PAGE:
During the American Civil War both Union and Confederate armies created special military units which performed similar roles as modern-day snipers. The South’s version of these early sniper units were known as Whitworth Sharpshooters, named for the unique long-range rifle they used – the Whitworth Rifle. Although the stories about the feats performed by these firearms (and the men who carried them) sometimes border on the mythical, the Whitworth Rifle was, in reality, an incredibly accurate and effective piece of military hardware.
The Whitworth Rifle was developed in 1857 by English engineer and inventor, Sir Joseph Whitworth. It was developed to be a more accurate replacement for the standard British Army rifle and that time, the Pattern 1853 Enfield. Despite the fact the Whitworth Rifle was significantly more accurate than the competition,it was rejected by the British government due to higher production costs and because it was prone to fouling more quickly than the Enfield. However, Whitworth was able to find numerous other militaries which were interested in buying the rifles, one of which was the Confederate army. The British government chose neutrality during the Civil War, however, it did not require the same of its arms manufacturers. Whitworth and others helped meet many of the military needs of the Southerns.
The Whitworth is typical of most Civil War rifles in appearance and function. It has an external side-lock, is muzzle-loaded with black powder, is fired with a percussion cap and weighs roughly 9 lbs. The rifle differs radically from other period firearms because it features a revolutionary twisted hexagonal bore with no rifling. It fired a special twisted hexagonal bullet made from a hard lead-tin alloy which deformed less on firing (and because the rifle had no grooves for a soft lead bullet, like a Minie ball, to expand into). The .451″ caliber, elongated bullet (smaller in diameter and longer in length than most period rifle bullets) coupled with a tighter twist of the barrel, 1:20″ (the Enfiled was 1:78″) produced an exceptionally stable and long-range round. There were a number of variants of the Whitworths used by the South (even one with a four power telescopic sight) but most common had a barrel length of 33 inches and featured open sights with an adjustable front blade.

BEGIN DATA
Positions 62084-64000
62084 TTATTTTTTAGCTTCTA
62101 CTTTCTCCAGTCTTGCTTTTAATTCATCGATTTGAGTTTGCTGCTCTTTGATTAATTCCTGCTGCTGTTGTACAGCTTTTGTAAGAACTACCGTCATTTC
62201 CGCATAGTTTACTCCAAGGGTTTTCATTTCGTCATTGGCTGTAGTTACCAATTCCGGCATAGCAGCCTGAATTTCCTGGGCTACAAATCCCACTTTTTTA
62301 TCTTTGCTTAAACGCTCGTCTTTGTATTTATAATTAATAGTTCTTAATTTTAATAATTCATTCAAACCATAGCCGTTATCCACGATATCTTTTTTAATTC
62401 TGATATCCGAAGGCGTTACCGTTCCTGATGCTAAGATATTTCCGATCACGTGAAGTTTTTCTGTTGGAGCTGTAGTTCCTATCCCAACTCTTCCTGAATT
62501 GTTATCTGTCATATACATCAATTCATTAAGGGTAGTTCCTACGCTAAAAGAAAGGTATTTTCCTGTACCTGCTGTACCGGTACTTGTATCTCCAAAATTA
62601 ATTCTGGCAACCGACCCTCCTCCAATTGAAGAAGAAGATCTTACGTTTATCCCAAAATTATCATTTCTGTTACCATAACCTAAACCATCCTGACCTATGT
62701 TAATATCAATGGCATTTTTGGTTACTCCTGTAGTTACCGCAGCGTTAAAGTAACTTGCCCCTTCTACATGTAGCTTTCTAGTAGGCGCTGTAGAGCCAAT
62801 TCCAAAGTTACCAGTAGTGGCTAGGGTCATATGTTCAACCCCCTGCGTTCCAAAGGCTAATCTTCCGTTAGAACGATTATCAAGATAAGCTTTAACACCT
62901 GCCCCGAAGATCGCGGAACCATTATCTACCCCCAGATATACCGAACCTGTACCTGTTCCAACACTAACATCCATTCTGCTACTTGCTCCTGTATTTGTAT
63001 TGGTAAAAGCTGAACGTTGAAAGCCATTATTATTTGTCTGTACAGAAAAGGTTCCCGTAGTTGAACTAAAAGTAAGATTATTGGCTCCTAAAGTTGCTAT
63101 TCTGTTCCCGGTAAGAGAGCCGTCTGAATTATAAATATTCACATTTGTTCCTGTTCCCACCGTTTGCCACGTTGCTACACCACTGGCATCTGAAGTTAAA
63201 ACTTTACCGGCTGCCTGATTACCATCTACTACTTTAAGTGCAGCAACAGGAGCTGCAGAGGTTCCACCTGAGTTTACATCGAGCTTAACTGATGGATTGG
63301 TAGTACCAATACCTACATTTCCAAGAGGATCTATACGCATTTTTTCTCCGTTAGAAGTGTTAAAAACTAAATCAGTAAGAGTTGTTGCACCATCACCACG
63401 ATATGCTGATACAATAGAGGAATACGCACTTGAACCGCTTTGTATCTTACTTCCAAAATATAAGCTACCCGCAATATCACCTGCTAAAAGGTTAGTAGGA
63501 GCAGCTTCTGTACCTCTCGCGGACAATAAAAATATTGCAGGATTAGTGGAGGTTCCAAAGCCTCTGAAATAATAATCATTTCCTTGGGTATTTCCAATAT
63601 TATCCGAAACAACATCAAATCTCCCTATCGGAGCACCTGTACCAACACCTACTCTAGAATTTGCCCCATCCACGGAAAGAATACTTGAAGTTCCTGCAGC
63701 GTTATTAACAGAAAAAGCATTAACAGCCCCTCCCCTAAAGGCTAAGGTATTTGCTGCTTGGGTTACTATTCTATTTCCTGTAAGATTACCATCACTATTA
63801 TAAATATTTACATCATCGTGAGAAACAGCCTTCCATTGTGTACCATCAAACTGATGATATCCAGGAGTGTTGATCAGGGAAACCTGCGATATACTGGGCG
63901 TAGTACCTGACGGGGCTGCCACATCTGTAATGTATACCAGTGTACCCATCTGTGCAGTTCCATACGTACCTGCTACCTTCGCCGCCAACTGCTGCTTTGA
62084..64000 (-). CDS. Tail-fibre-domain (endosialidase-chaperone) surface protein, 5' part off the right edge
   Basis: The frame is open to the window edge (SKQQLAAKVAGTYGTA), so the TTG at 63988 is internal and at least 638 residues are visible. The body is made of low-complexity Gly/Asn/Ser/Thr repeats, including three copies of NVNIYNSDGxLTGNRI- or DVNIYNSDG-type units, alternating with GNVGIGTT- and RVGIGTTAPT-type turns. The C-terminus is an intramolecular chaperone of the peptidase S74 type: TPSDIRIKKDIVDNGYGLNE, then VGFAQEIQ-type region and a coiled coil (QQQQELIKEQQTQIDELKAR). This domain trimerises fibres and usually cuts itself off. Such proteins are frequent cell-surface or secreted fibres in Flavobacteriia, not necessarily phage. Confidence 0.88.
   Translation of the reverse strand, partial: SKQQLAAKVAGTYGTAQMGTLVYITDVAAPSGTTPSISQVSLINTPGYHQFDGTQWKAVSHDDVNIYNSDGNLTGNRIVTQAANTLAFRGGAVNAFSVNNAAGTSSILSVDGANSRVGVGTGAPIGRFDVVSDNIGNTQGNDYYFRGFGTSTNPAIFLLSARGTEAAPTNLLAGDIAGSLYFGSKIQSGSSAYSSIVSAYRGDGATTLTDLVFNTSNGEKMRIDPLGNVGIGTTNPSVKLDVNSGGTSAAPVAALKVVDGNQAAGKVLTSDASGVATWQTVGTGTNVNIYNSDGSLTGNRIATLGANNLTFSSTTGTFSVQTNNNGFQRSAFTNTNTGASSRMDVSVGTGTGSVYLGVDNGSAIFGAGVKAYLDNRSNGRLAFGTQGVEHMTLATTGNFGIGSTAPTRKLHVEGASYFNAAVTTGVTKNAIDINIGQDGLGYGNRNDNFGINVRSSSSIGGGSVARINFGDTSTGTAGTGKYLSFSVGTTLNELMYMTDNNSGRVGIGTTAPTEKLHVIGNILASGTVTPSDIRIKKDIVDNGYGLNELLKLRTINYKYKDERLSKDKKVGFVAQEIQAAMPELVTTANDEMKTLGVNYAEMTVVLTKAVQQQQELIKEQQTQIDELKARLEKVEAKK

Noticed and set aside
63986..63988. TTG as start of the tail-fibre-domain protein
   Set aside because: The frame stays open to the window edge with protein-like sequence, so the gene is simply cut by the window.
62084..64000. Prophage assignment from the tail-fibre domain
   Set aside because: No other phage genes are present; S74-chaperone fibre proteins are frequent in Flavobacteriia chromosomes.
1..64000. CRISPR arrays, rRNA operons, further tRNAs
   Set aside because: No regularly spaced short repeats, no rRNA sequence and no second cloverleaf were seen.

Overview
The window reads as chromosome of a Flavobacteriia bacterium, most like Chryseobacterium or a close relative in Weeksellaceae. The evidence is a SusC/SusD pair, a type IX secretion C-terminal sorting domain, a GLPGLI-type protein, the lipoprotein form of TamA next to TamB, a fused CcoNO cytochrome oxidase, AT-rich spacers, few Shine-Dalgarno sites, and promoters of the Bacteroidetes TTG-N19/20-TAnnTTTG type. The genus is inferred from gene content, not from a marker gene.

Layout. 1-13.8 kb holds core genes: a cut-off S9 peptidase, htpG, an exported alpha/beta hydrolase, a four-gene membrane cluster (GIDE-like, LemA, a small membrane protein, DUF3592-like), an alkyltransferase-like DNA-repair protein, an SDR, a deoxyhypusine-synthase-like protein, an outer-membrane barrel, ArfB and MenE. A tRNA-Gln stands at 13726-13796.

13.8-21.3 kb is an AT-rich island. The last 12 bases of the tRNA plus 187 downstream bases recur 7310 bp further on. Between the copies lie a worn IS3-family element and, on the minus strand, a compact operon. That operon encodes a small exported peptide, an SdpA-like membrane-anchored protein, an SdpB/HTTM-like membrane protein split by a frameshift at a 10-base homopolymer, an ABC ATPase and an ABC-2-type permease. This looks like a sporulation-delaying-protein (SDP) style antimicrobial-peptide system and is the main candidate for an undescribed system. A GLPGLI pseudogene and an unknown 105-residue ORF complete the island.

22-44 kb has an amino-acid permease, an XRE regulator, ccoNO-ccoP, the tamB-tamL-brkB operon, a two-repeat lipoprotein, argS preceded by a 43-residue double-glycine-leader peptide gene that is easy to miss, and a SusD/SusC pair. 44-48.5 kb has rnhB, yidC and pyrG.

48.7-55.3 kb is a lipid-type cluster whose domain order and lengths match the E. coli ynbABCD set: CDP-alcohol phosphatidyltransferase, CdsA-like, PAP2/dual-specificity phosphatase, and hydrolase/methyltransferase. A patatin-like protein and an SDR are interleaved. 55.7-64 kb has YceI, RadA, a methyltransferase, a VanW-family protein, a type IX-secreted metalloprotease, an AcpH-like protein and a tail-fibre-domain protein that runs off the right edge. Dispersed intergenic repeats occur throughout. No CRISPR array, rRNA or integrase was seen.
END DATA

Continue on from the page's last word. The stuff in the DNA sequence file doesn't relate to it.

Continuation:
The Whitworth Rifles were used primarily as part of a strategy designed to counter the Union’s larger artillery force. Conferderate sharpshooters positioned themselves on the battlefield to harass and eliminate opposing artillery crews. They were used to attack command-and-control elements of the Union army by targeting Northern officers during engagements, most notably (and the highest ranking officer killed in the entire war) Major General John Sedgwick at the Battle of Spotsylvania Courthouse in 1864.
According to many stories, soldiers using Whitworths made kill shots at ranges over 2000 yards, although these claims are most likely possible, they are highly unlikely. However, what the gun is actually capable of doing is very impressive:
At a range of the 500 yards:
— Whitworths were capable of shooting 4.5″ groups
— 1853 Enfields were capable of shooting 27′ groups
At a range of the 1100 yards:
— Whitworths were capable of shooting 28″ groups
— 1853 Enfields were capable of shooting 96′ groups
At a range of the 1800 yards (1 mile):
— Whitworths were capable of shooting 12′ groups (although that is a large group it is consistent, and lethal)
— 1853 Enfields were not capable of shooting measurable groups at this distance
The Whitworth Rifle was made obsolete shortly after the end of the Civil War, (as with most muzzle loaded weapons of the day) it was soon buried in the rise of the metallic cartridge tide. However, nearly 80 years later on the other side of the world, during WW2 the Germans brought back the concept of the polygonal bore with the MG-42. Since its revival, many rifles as well as pistols, have used some variant of this 150+ year old design.
For an in depth read on the Whitworth Rifle – visit FirearmsHistory.Blogspot.com.